STEMM education is route to empowerment and leadership for women

Speaking notes for British High Commissioner to India, Dominic Asquith at Women in STEMM (Science, Technology, Engineering, Mathematics and Medicine) India workshop in New Delhi, 28 November 2016.

Sir Dominic Asquith KCMG

Thank you to Dr Renu Swarup, Professor Ashutosh Sharma, Professor VijayRaghavan and Ms Sidhu. I am very pleased to be here today to celebrate the first trilateral workshop on women in STEMM and I congratulate the organisers.

It is particularly gratifying to be here with fellow Commonwealth countries. What binds us together in the Commonwealth members is our shared values and commitment to: democracy; human rights, and critically access to education, gender equality, and the importance of young people.

The Commonwealth encourages the mainstreaming into member state policies of women’s leadership, gender equality and the empowerment of women. The promotion of women in STEMM is central to achieving this. STEMM education is not only the foundation of knowledge economies, it is a crucial route to empowerment and to leadership for women.

UK Prime Minister Theresa May’s visit and TECH Summit

This month the Prime Minister Theresa May came to India for her first bilateral visit. A highlight was the opening, with Prime Minister Modi, of the first India-UK TECH Summit. The TECH Summit was delivered with colleagues from the Department of Science and Technology and Confederation of Indian Industry (CII).

We celebrated the best of British and Indian expertise. The TECH Summit demonstrated how working together in innovation, entrepreneurship, design and education can support India’s ambitions to skill its workforce, grow its economy and boost trade, investment, and cooperation in science and education.

The Summit hosted the first meeting of Women’s Leadership Network - an initiative to celebrate women in technology in India and the UK. The network connects entrepreneurs, innovators, social organisations and professionals, for mentoring, business opportunities and leadership support.

The theme of technology as a driver of change; an empowerer of women and foundation for growth was woven through the PM’s visit.

Memorable for me was her wonderful meeting at my residence with 10 female engineers trained by the UK engineering company JCB. JCB is a leading employer of women in India - around 25% of its Jaipur workforce is female. Indian-made JCBs are now sold in over 65 countries.

These engineers come from across India, they are given extensive training and have become roles models in their towns and villages. This is women in STEMM delivering ‘Make in India’.

The PM’s visit and TECH Summit laid the foundation for future collaborations in Tech sectors including in healthcare and life sciences, agritech, advanced manufacturing and engineering, robotics, design, innovation and entrepreneurship. All only possible through STEMM education.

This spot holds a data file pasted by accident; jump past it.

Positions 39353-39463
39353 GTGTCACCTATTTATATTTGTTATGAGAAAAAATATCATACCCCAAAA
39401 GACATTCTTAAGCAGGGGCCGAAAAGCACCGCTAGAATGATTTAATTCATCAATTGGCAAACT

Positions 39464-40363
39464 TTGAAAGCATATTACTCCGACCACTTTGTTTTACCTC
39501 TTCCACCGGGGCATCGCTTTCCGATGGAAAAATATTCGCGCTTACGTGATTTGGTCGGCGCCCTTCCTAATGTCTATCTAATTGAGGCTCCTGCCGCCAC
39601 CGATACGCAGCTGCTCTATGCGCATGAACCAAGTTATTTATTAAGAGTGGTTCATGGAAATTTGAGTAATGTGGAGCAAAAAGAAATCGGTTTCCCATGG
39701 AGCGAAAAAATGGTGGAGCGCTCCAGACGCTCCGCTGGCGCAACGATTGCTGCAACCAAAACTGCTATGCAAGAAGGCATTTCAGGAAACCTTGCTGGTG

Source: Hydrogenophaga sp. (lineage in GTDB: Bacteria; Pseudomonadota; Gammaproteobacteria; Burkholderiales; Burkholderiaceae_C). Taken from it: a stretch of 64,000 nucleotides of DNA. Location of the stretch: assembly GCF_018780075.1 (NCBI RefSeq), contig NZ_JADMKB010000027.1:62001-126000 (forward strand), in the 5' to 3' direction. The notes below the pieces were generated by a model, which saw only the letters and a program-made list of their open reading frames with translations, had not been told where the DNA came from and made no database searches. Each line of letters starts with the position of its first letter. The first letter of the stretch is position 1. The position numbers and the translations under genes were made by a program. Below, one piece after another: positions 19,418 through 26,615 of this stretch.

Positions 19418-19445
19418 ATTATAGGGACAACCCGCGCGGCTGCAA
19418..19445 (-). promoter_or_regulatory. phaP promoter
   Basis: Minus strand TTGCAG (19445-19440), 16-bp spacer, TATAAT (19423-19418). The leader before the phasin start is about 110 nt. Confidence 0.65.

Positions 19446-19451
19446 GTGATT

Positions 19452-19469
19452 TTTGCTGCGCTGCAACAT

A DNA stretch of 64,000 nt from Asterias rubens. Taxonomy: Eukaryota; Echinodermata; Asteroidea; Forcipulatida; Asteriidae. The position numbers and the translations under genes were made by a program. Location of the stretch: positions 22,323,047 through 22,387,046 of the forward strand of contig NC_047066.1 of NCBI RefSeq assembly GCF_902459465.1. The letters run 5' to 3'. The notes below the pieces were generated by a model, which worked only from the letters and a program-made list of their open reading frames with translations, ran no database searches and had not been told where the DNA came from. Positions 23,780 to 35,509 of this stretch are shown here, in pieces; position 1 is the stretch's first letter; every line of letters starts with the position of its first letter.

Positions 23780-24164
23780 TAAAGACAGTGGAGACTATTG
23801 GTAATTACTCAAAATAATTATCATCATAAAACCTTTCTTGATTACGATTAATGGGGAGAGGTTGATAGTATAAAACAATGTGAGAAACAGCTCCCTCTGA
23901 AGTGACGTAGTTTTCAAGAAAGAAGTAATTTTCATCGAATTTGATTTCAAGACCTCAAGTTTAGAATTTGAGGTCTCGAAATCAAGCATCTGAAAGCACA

UK and India, like Australia and India, have a rich tradition of education exchange. It forms part of a living bridge between India and the UK: people, ideas, technology.

We offer 600 scholarships in UK both under-graduate and graduate. There are 500,000 foreign students in the UK’s world-class universities. And to be clear - there is no cap on visas.

We offer 198 GREAT scholarships to Indian students. 60 Indian students are supported by the Commonwealth programme each year and in over 30 years, since 1981 when Charles Wallace India Trust was established, it has offered over 2700 grants to Indian students studying in the UK.

We offer India the largest Chevening programme: £2.6 million budget for 130 fully paid fellowships and scholarships for Indian men and women to study at our great universities - including in STEMM subjects. For example the Chevening Rolls Royce Science and Innovation Leadership Programme (CRISP) at Said Business school, and the Chevening Cyber Security Fellowship at Cranfield University.


The UK India Education and Research Initiative (UKIERI) has supported over 1000 new education and research partnerships; facilitated 25,000 academic exchanges (researchers, faculty staff and students), creating lifelong links between the UK and India. And over 35 million young people have benefited through train the trainer programmes.

The flagship UK-India Newton-Bhabha programme is developing exciting new joint research and innovation collaboration to address big societal challenges; sustainable cities, health, food, energy and water underpinned by collaborations in advanced manufacturing and big data. By 2021, India-UK joint funding will increase to £208 million under Newton-Bhabha.

Through Newton-Bhabha we are exploring ways to increase diversity in science, particularly representation of women in leadership roles. This year 60 PhD students will be travel on exchange visits.

And the Department of Biotechnology and Cambridge supported skills an exchange programme between experts in crops and sciences from both countries. Female scientists from across India participated in the program.

The Royal Society has an agreement with the Science and Engineering Research Board to provide 15 Newton International Fellowships each year.

Earlier this month the Prime Minister May together with Prime Minister Modi announced new joint collaborations worth £80 million under Newton-Bhabha.


The UK also supports the Skill India Mission through a Centre for Excellence for the automobile sector in Pune. And the Prime Minister announced a new commitment of £12 million to support Skill India and to facilitate international training standards, apprenticeships and certification.